However, if we try to address the problem of limiting human freedoms and solidifying the inequalities that already exist around the globe, would the answer be a world without boundaries? Or maybe a world with reduced border constraints? How would that world look like? Would it be freer and more prosperous or perhaps even more turbulent and unstable? Some economists predict that a world with less stringent borders can accelerate economic growth, but also further mass migration where there are economic possibilities and possibilities for a greater standard of living. This will benefit a greater number of poorer people in their nation of residence who would otherwise endure the harsh reality. On the other side, lack of border may also disrupt the ability of governments to preserve national sovereignty and safety. But should we look closer and question our domestic biases and consider the option of a borderless globe if the general result would allow for broader freedom and higher equality?
Writers, artists, and many others are constantly trying to imagine and describe a universal vision for humanity. For instance, L. Zamenhof at the end of the 19th century, created the international auxiliary language; Esperanto. While in 1953 Garry Davis, the international peace activist, formed a World Government of World Citizens. It now exists as an organization called the World Service Authority based in Washington DC. This organization issues a world passport based on Article 13(2) of the Universal Declaration of Human Rights stating that «everyone has the right to leave any country, including one´s own, and return to one´s country».
We can not deny the reality that as technology becomes more sophisticated, the world becomes more interconnected. As governments lose the capacity to strictly control migration, it may naturally become more united. However, many obstacles and challenges remain to be resolved before we attempt to unify our world, such as the prospect that right-wing nationalist organizations will respond to such a demographic shift. Furthermore, it may be regarded irresponsible and premature to eradicate boundaries when the world is in a present state of conflict, leading to more chaos than peace.
Over time, it may be better for this process to unfold in clusters of systematic changes, policy reforms, and other types of developments that are already occurring with internet growth and globalized world politics. Giving this opportunity a place in our collective imagination can, in essence, enable us to take concrete steps towards a more equal world and bring that vision closer to the present only if it proves beneficial to humanity and only if we mitigate its potential risk.
Cristina Lucas Lives and works in Madrid, Spain. She uses performance, happenings, video, photography, installation, drawing and painting to focus on the irrationality of human activities and to contrast traditionally conflicting concepts such as reality and fiction. Her works analyze the main political and economic structures of our time in an effort to reveal the contradictions between the official story, the true story, and collective memory. She enjoys challenging historical, social, political and cultural clichés and takes a critical stand on issues such as the position of women, Western domination and humankind’s ambition to control nature. Her work can be seen in many European museums, including Musac in León and the Centre Pompidou in Paris, as Manifesta 2018. Cristina Lucas is educated from Rijksakademie van Beeldende Kunsten, Amsterdam, NL. She has a master’s in fine arts from the University of California, Irvine, US.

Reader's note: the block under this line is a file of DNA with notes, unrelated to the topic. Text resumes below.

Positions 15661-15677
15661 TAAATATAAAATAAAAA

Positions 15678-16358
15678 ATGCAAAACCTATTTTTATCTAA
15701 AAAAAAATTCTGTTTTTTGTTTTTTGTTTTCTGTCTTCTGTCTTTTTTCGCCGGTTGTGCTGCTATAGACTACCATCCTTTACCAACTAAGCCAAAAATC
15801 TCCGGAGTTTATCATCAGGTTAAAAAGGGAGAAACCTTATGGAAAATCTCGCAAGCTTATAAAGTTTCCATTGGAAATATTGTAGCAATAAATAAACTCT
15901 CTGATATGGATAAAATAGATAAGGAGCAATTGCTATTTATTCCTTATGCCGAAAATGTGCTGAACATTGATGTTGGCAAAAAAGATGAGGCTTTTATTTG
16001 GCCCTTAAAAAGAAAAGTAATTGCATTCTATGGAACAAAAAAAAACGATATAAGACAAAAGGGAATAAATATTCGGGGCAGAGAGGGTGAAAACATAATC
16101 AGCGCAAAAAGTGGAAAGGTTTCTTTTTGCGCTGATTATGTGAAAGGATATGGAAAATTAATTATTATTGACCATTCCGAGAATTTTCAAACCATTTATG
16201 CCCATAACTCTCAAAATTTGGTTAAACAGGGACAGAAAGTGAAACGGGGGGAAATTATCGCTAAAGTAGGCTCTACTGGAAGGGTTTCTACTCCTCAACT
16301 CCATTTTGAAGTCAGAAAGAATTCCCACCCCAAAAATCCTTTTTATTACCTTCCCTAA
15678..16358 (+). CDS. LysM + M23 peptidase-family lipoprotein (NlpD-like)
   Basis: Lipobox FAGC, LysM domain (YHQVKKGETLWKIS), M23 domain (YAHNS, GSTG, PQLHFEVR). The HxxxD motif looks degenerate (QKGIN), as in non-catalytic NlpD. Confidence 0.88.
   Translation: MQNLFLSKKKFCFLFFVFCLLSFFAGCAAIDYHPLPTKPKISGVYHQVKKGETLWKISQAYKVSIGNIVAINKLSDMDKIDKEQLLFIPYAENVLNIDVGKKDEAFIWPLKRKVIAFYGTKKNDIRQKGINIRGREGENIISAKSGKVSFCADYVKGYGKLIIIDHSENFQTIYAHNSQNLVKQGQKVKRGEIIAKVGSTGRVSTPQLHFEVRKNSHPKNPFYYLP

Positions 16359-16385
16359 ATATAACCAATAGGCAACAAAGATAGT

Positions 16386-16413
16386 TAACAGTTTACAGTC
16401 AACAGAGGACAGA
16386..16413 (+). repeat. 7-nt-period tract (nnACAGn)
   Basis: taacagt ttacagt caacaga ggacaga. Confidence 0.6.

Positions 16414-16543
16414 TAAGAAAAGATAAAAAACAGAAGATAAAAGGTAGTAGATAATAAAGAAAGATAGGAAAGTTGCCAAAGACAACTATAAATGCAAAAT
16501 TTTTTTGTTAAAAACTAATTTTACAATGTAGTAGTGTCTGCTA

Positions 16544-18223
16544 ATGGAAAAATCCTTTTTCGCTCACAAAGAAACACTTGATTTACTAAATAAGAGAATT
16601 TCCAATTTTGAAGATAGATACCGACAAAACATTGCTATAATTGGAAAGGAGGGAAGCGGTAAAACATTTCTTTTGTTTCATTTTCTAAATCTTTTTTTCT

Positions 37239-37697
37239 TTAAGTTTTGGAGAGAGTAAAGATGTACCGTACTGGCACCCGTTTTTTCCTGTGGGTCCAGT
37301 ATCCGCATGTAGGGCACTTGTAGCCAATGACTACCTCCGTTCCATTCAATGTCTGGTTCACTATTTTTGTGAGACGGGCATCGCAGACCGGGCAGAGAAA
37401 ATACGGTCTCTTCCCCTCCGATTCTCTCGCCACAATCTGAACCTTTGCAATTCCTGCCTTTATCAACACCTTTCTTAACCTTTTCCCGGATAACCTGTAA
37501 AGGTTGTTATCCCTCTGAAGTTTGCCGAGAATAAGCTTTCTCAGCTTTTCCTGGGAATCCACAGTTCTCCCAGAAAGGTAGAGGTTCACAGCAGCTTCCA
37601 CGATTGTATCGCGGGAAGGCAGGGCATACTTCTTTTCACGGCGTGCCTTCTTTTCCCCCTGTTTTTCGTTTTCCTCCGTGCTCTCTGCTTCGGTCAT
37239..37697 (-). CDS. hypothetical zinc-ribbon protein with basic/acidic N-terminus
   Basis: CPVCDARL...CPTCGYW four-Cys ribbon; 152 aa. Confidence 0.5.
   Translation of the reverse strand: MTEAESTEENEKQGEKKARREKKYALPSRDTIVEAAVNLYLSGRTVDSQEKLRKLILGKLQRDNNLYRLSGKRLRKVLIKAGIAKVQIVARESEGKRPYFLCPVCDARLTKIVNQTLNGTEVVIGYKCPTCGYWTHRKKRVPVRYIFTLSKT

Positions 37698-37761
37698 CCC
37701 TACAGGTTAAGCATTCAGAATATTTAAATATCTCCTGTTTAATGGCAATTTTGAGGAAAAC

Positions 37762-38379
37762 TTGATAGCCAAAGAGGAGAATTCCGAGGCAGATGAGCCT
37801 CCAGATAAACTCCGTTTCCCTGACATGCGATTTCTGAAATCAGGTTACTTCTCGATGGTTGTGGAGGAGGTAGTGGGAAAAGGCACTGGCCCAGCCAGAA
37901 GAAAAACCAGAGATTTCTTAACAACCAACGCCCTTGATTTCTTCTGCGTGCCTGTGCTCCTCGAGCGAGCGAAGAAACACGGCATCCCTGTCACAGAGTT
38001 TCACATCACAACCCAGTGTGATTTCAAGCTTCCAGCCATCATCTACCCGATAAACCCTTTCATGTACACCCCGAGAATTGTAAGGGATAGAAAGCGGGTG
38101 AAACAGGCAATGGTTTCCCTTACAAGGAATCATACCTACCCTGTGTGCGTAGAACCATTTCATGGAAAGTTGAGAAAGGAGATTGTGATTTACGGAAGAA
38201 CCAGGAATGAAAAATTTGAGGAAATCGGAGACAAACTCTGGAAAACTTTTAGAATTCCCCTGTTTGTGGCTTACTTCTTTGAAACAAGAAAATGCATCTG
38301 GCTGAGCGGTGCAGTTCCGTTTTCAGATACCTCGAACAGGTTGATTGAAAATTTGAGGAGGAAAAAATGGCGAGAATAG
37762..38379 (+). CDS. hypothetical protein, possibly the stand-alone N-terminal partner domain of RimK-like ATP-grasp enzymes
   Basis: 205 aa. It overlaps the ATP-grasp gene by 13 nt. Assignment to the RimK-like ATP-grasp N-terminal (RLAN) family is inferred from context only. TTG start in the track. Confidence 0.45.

Exhibition opened by Susanne Urban, cosmopolitan born in Baghdad, architect in Bergen. Member of the board of the International Women's League for Peace and Freedom - Bergen.
Cristina Lucas present at the opening.
Review in Kunstkritikk >>>
List over organisations whose databases, reports and research were used extensively in this project >>>
Special thanks to BEK, for their technical support.
| VAULT |
"Tir'ras (Target)", 2018
installation, mix media
Curated by Malin Barth
Zartosht Rahimi presents in his exhibition the installation Tir’ras (Target). At first glance man is still the first weapon of war. Two soldiers seemingly confront and threaten each other at point-blank range, but this is a story of deception and as the viewer approaches and comes closer, we find that a third soldier has clear shot directed at us. We are faced with a situation that make most of us uncomfortable and in one way or another we are implicit becoming a part of it.
The installation is only composed by two materials, the ready-made camouflage net and the transparent cnc cut plexiglass figures. The artist is playing with the form, the light, the shadow, and the camouflage, all sign that we need to have insight into the geography of power. And how transparent is their relationship? Invisibly in the background, where most of us don´t recognize them and therefore can´t oppose or resist their influence.
The project Tir’ras (Target) thematizes different aspects and effects of geography of power and war-making. The work invites us to see and discuss some of the more central and inflamed forms of power in our own time. It is the space between the extremes, on one side the underlying issues and relations that might trigger war, which is explored and transformed into the artistic act. We know there is a distinction between direct power, indirect power, consciousness-controlling power and structural power. But we still need to raise the questions of who holds power? Who has the opportunity to use it? Who really uses it, and for what purpose?
Social scientists often emphasize that power is exercised in different ways. Today they talk about the three phases or three dimensions of power. One is power in open conflicts, the second is invisible power overt the agenda, while the third is power over ways of thinking in forms of manipulation.